This is the first post in our Smart Building series where we’re going to be looking into several aspects of Smart Buildings.
A Smart Building is defined as ‘a structure embedded or retrofitted with internet-connected devices and appliances’.
Smart buildings have a lot of reported benefits including increased efficiency, reduced utility costs and simplifying daily life for tenants. Smart buildings achieve these benefits by using sensors and actuators to collect and manage data according to the business’ services and functions. The effectiveness of smart buildings centre on the use of interconnected technologies to make buildings more intelligent and responsive which as a result can improve their performance and optimise how space is used. There is no single set of standards that make up a ‘Smart Building’ but one thing they have in common is integration and the use of technology to maximise efficiency.
At present many building systems operate independently and lack the monitoring capability that would enable them to adapt to different conditions or modes of operation. In turn, these buildings can often be operating inefficiently. A building’s system can be made smart by linking core systems such as lighting, power meters and fire alarms with sensor and control systems. At a more advanced stage, even systems such as elevators can be linked. This is all made possible by IoT (the internet of things) which is a collective term for devices that collect, receive and send data via the internet.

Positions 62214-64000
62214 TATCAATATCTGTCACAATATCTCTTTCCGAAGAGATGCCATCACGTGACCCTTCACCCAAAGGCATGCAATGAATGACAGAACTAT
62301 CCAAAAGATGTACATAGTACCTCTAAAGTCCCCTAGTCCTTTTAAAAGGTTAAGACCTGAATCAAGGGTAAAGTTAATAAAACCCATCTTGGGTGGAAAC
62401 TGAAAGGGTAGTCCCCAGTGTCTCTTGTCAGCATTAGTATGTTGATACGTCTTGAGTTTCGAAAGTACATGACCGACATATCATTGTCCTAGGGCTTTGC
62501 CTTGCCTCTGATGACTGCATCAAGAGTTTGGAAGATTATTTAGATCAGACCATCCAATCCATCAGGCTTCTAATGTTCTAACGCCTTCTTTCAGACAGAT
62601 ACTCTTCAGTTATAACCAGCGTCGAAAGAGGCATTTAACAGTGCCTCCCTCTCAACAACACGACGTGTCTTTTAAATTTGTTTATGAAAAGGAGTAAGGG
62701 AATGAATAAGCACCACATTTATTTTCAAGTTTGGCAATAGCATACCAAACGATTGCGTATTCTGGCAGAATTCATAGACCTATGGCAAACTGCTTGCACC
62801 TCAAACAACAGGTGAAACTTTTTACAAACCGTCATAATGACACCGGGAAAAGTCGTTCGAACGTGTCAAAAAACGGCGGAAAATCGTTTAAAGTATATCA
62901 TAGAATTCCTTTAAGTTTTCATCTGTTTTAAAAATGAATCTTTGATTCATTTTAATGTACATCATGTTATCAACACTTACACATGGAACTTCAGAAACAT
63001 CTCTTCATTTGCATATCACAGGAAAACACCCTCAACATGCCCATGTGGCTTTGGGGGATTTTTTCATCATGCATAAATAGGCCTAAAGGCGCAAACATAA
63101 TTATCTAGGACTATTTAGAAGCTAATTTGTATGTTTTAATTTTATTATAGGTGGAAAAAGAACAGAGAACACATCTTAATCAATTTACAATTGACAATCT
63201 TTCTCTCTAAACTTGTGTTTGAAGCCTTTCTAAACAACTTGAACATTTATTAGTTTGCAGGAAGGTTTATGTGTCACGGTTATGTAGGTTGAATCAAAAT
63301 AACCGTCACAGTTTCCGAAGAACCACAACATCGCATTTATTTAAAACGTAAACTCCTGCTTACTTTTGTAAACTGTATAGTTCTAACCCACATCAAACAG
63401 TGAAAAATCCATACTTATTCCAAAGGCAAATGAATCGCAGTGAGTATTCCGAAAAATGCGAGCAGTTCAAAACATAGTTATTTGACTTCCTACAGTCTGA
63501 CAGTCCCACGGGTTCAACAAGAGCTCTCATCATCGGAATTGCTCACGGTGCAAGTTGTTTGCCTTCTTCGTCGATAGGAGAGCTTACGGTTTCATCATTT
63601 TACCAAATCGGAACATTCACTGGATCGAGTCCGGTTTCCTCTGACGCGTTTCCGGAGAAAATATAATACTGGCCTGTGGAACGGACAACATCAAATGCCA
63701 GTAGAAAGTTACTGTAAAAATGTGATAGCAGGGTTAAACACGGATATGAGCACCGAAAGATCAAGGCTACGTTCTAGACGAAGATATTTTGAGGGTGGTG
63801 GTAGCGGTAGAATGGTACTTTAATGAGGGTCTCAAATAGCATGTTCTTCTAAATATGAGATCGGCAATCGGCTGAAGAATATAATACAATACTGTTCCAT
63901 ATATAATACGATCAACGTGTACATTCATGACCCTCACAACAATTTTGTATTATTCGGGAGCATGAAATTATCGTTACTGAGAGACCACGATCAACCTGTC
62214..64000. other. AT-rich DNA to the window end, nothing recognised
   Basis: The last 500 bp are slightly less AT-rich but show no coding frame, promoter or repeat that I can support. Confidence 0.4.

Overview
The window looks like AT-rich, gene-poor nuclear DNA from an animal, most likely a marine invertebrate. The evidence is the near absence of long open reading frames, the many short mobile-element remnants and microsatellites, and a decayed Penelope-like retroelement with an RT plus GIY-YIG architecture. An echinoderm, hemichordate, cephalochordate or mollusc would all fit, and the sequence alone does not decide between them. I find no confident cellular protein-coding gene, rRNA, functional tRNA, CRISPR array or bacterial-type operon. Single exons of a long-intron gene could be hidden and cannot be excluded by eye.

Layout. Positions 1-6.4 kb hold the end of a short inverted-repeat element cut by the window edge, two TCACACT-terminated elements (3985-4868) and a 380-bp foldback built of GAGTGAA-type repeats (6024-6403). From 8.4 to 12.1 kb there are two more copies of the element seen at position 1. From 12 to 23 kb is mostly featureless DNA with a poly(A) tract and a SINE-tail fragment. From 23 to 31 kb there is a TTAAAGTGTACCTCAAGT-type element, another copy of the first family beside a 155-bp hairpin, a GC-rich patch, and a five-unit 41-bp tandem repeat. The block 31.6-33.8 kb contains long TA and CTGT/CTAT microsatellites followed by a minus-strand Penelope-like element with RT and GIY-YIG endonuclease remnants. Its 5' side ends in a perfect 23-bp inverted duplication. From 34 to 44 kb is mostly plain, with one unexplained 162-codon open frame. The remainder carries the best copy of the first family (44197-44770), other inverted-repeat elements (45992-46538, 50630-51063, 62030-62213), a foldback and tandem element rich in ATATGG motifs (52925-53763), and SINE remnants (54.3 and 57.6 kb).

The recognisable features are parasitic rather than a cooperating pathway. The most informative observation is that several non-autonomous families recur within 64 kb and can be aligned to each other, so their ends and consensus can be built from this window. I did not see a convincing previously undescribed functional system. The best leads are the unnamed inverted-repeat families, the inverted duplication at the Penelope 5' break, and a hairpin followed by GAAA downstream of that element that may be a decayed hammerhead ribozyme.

Some examples of how a building can be Smart includes:
- Security and Surveillance systems
- Energy Management Systems
- Smart infrastructure management
Only 17% of companies are operating smart building policies currently. However, smart building technology is expected to grow by 34% over the next five years and is predicted to reach a total market value of nearly $25 billion by the year 2021. As the technology underpinning this revolution continues to change how we live, smart buildings will become more prevalent in both commercial and consumer spaces.
Next week we’ll be covering the types of technology used in Smart Buildings both now and what could potentially be used in the future.